appropriate) response.

5.2.  NSEC3

   NSEC3 aggressive negative caching is more difficult than NSEC
   aggressive caching.  If the zone is signed with NSEC3, the validating
   resolver needs to check the existence of non-terminals and wildcards
   which derive from query names.

   A validating resolver implementation MAY support aggressive use of
   NSEC3.  If it does support aggressive use of NSEC3, it SHOULD enable
   this by default.  It MAY provide a configuration switch to disable
   aggressive use of NSEC3 and allow it to be enabled or disabled for
   specific zones.

   If denial of existence can be determined according to the rules set
   out in [RFC5155] sections 8.4, 8.5, 8.6, 8.7,using NSEC3 records in
   the cache, then the resolver can immediately return an NXDOMAIN or
   NODATA response (as appropriate).






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   If a covering NSEC3 RR has Opt-Out flag, the covering NSEC3 RR does
   not prove the non-existence of the domain name and the aggressive
   negative caching is not possible for the domain name.

5.3.  Wildcards

   The last paragraph of [RFC4035] Section 4.5 also discusses the use of
   wildcards and NSEC RRs to generate positive responses and recommends
   that it not be relied upon.  Just like the case for the aggressive
   use of NSEC/NSEC3 for negative answers, we revise this
   recommendation.

   As long as the validating resolver can determine that a name would
   not exist without the wildcard match, it MAY synthesize an answer for
   that name using the cached deduced wildcard.  If the corresponding
   wildcard record is not in the cache, it MUST fall back to send the
   query to the authoritative DNS servers.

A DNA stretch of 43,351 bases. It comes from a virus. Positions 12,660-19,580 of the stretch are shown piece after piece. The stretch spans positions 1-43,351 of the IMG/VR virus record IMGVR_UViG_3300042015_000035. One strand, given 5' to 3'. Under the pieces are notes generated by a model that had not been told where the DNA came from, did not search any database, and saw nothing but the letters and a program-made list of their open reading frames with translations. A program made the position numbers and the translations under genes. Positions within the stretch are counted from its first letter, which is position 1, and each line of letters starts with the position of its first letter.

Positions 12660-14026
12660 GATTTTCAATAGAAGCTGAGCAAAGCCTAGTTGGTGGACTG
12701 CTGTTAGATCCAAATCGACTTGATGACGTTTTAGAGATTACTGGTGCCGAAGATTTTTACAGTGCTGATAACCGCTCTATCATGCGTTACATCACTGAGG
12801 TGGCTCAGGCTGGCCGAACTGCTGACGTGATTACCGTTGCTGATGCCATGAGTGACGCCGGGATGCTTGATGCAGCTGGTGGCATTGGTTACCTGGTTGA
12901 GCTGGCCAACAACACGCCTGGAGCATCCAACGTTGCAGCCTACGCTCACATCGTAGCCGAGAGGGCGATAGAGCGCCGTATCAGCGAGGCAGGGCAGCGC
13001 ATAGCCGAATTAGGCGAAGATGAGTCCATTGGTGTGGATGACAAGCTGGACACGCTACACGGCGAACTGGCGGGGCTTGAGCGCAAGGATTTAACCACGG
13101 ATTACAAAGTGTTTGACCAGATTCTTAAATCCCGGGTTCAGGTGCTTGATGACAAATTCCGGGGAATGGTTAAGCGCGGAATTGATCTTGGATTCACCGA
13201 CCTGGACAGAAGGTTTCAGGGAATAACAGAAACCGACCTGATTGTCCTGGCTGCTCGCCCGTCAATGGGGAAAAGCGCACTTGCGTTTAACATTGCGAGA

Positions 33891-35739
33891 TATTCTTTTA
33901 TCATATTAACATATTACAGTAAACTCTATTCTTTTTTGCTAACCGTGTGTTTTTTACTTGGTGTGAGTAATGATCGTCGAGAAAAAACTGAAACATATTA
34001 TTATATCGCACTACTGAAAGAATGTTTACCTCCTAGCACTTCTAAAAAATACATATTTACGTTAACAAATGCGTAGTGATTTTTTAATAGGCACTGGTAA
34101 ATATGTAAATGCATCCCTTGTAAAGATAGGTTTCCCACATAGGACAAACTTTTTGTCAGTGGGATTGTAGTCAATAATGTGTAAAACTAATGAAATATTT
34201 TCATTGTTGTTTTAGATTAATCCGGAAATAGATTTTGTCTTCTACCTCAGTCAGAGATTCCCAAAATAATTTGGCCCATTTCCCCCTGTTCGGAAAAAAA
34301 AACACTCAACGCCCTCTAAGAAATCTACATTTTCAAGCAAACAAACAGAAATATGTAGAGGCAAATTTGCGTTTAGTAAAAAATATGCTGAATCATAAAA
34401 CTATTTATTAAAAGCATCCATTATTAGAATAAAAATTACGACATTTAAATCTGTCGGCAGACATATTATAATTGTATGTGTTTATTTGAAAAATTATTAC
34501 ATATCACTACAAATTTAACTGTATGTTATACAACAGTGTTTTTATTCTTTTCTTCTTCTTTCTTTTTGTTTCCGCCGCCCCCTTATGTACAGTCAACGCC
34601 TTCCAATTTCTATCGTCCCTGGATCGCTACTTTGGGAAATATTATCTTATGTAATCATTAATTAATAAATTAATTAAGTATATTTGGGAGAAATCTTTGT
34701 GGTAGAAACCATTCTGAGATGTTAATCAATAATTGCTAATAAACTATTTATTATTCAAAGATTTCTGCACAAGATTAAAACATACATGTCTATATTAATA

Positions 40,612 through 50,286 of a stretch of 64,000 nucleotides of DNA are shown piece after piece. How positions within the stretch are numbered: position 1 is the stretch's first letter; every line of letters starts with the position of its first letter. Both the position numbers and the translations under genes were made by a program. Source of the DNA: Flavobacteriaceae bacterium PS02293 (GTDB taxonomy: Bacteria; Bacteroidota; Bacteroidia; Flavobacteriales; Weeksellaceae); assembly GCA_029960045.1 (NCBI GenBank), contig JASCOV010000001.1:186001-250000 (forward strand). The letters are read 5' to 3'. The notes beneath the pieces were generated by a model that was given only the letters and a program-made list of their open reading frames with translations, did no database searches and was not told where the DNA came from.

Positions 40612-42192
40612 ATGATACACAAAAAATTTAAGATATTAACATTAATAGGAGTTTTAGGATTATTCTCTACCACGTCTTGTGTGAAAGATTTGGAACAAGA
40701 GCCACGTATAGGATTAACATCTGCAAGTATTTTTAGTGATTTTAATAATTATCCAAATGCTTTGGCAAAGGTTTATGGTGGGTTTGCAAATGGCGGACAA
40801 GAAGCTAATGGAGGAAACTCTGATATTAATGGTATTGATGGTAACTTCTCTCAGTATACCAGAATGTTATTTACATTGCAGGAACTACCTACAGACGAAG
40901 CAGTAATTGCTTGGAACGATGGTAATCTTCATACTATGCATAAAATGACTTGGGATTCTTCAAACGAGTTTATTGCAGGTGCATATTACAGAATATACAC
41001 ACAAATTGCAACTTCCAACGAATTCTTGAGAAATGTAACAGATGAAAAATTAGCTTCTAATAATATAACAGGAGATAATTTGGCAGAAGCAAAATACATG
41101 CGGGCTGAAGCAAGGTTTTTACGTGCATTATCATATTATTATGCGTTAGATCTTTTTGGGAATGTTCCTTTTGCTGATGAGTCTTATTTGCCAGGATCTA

An implementation MAY support aggressive use of wildcards.  It SHOULD
   provide a configuration switch to disable aggressive use of
   wildcards.

5.4.  Consideration on TTL

   The TTL value of negative information is especially important,
   because newly added domain names cannot be used while the negative
   information is effective.

   Section 5 of [RFC2308] states that the maximum number of negative
   cache TTL value is 3 hours (10800).  It is RECOMMENDED that
   validating resolvers limit the maximum effective TTL value of
   negative responses (NSEC/NSEC3 RRs) to this same value.

   Section 5 of [RFC2308]also states that a negative cache entry TTL is
   taken from the minimum of the SOA.MINIMUM field and SOA's TTL.  This
   can be less than the TTL of an NSEC or NSEC3 record, since their TTL
   is equal to the SOA.MINIMUM field (see [RFC4035]section 2.3 and
   [RFC5155] section 3.)

   A resolver that supports aggressive use of NSEC and NSEC3 should
   reduce the TTL of NSEC and NSEC3 records to match the TTL of the SOA
   record in the authority section of a negative response, if the SOA
   TTL is smaller.








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6.  Benefits

   The techniques described in this document provide a number of
   benefits, including (in no specific order):

   Reduced latency:  By answering directly from cache, validating
      resolvers can immediately inform clients that the name they are
      looking for does not exist, improving the user experience.

   Decreased recursive server load:  By answering negative queries from
      the cache, validating servers avoid having to send a query and
      wait for a response.  In addition to decreasing the bandwidth